Vincent Keymer lost his game but earned the praise of his opponent Maxime Vachier-Lagrave | Photo: Eric van Reem


During the game, Keymer’s coach, GM Peter Svidler seemed unsure of his protégé’s choice of 22…f5 as he thought it could create long term weaknesses. But Maxime explained after the game, that while Leko was right in his fears, the move was necessary to parry short term problems. For a long time, Vincent had managed to successfully hold ground but soon, time trouble loomed in. In a very complex endgame, Keymer erred on his 37th move and let white’s heavy pieces come flooding into his position. Maxime was quick to win a couple of pawns and force resignation after this.


Maxime Vachier-Lagrave speaking to Eric van Reem after the game


Viswanathan Anand and Levon Aronian had both lost their games in round 7. In their eighth-round matchup, neither side took inordinate risks. Anand answered Aronian’s 1.e4 with a Berlin and while Aronian did sidestep the mainline endgame, his pawn sacrifice, 13.f4 led the game straight into placid waters.

Much of the play revolved around white recovering the pawn after this. And once Aronian had accomplished it, Anand struck in the centre and induced an exchange of queens. More pieces were swapped off very soon and the players decided to sign peace in an endgame with bishops of opposite colour.

Levon Aronian and Viswanathan Anand played out a solid draw | Photo: Georgios Souleidis

The game of Francisco Vallejo Pons was once again the longest game of the day. This time, the Spanish number one tried for a full six hours, twenty minutes and eighty-seven moves before agreeing to split the point with Arkadij Naiditsch.


The two discussed a Queen’s Gambit in which Vallejo had reached a slightly better position by establishing a knight on e5. However, the position was rendered equal once the Spanish number one decided to trade this knight. By the 25th moves, queens were traded and while the position still looked pretty equal, Vallejo managed to create some chances for himself by advancing his ‘d’ pawn. Naiditsch did manage to check this pawn’s advance but had to shed a pawn for it. Another pawn soon fell off in the rook and knight versus rook and bishop endgame.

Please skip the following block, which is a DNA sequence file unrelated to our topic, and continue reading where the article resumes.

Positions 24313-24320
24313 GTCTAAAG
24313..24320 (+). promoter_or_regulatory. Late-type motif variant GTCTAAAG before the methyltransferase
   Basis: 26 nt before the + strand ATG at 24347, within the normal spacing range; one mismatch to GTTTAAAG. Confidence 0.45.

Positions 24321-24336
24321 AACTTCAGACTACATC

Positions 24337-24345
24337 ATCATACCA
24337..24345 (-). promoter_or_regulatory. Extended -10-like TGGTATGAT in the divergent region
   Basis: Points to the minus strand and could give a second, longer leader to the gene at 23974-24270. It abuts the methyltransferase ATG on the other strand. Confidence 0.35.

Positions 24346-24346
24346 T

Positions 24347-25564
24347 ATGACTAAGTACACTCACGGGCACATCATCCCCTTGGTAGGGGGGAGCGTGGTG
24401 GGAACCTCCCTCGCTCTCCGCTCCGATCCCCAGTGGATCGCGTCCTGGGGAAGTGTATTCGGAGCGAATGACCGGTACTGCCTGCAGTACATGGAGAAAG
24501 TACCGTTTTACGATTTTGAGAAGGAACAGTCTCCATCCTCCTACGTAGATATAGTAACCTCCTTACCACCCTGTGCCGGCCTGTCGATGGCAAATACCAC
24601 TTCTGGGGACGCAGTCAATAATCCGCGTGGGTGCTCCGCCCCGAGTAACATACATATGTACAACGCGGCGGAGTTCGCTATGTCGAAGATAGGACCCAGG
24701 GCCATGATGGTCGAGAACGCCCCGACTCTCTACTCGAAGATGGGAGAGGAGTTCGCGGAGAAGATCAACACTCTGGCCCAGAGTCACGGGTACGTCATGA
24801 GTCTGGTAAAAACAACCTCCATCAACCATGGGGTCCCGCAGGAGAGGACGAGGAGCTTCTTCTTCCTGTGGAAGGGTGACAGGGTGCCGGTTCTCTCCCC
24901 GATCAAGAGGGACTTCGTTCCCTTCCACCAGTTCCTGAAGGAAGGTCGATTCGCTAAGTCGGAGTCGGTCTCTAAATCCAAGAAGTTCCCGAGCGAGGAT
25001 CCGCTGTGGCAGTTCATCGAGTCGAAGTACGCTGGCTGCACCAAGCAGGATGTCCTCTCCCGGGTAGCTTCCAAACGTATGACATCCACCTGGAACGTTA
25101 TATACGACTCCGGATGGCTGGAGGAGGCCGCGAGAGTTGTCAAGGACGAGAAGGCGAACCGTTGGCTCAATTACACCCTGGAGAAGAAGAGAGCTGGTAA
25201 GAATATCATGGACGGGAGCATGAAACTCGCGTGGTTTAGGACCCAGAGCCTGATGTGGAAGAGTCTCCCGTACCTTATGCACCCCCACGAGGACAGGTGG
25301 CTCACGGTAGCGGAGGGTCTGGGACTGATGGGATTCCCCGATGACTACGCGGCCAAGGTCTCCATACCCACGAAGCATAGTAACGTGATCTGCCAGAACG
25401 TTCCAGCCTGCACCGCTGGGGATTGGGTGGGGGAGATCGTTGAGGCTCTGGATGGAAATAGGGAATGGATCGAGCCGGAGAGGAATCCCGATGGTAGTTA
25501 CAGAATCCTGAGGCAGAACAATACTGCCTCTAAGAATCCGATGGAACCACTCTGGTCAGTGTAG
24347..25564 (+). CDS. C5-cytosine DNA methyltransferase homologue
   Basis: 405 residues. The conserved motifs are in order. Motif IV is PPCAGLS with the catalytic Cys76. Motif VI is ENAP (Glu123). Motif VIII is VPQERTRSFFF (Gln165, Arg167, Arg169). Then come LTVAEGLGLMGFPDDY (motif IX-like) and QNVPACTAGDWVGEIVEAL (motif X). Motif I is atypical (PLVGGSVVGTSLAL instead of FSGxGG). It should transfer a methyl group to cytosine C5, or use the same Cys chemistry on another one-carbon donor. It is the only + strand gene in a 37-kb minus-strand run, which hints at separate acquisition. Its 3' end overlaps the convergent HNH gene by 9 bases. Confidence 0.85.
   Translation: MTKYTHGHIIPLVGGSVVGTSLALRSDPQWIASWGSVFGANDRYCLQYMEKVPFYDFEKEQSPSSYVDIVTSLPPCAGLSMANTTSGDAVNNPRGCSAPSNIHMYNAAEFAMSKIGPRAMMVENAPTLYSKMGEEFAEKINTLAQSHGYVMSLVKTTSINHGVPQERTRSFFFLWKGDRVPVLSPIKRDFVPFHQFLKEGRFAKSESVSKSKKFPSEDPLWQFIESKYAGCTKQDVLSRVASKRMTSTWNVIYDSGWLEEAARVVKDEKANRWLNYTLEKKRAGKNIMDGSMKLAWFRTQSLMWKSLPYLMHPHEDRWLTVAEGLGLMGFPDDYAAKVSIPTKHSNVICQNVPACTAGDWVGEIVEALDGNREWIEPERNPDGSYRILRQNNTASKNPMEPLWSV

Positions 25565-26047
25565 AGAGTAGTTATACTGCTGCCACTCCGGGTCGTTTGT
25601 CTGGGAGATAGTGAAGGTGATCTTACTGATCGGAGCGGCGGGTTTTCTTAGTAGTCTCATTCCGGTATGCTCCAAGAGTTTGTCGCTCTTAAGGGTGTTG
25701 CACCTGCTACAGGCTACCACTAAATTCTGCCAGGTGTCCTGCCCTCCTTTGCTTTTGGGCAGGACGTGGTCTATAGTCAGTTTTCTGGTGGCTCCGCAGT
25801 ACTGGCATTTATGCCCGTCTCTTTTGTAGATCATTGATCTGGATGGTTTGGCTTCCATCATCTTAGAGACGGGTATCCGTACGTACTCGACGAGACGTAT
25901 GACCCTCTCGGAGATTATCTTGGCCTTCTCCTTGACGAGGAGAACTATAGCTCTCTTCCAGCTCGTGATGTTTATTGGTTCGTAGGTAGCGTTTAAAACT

Despite being two pawns up, the endgame was a tough one to convert for white given black’s active pieces and his own split pawns. After a hard fought game, Naiditsch managed to save a half point giving up his extra piece for the last white pawn.


Francisco Vallejo Pons played another marathon in Round 8 | Photo: Georgios Souleidis


Going into the final round, Fabiano Caruana still holds a mathematical chance to catch up with the tournament leader, Magnus Carlsen. However, this can only happen if Maxime Vachier Lagrave manages to bring down the world champ with the black pieces while Caruana also wins his game with white against Levon Aronian. Do join the action at 15:00 CEST on April 29, 2019 to find out what happens.


Round 8 (28.04.2019 / 15:00)
1 10. Vallejo Pons, Francisco - 9. Naiditsch, Arkadij  - 
2 1. Meier, Georg - 8. Caruana, Fabiano  0-1
3 2. Aronian, Levon - 7. Anand, Viswanathan  1/2-1/2
4 3. Svidler, Peter - 6. Carlsen, Magnus  0-1
5 4. Vachier-Lagrave, Maxime - 5. Keymer, Vincent  1-0


Standings after round 8
1. 1. Carlsen, Magnus 2845 ** ½   1 ½ ½ 1 1 1 1 6.5 5
2. 2. Caruana, Fabiano 2819 ½ ** ½ ½ ½ 1   ½ 1 1 5.5 3
3. 3. Vachier-Lagrave, Maxime 2773   ½ ** ½ ½ ½ ½ ½ 1 1 5.0 2
4. 4. Svidler, Peter 2735 0 ½ ½ **   1 0 ½ 1 ½ 4.0 2
4. 5. Anand, Viswanathan 2774 ½ ½ ½   ** 0 ½ 1 0 1 4.0 2
6. 6. Naiditsch, Arkadij 2695 ½ 0 ½ 0 1 ** ½ ½   1 4.0 2
7. 7. Aronian, Levon 2763 0   ½ 1 ½ ½ ** ½ ½ ½ 4.0 1
8. 8. Vallejo Pons, Francisco 2693 0 ½ ½ ½ 0 ½ ½ ** ½   3.0 0
9. 9. Meier, Georg 2628 0 0 0 0 1   ½ ½ ** 0 2.0 1
10. 10. Keymer, Vincent 2516 0 0 0 ½ 0 0 ½   1 ** 2.0 1

Text by Aditya Pai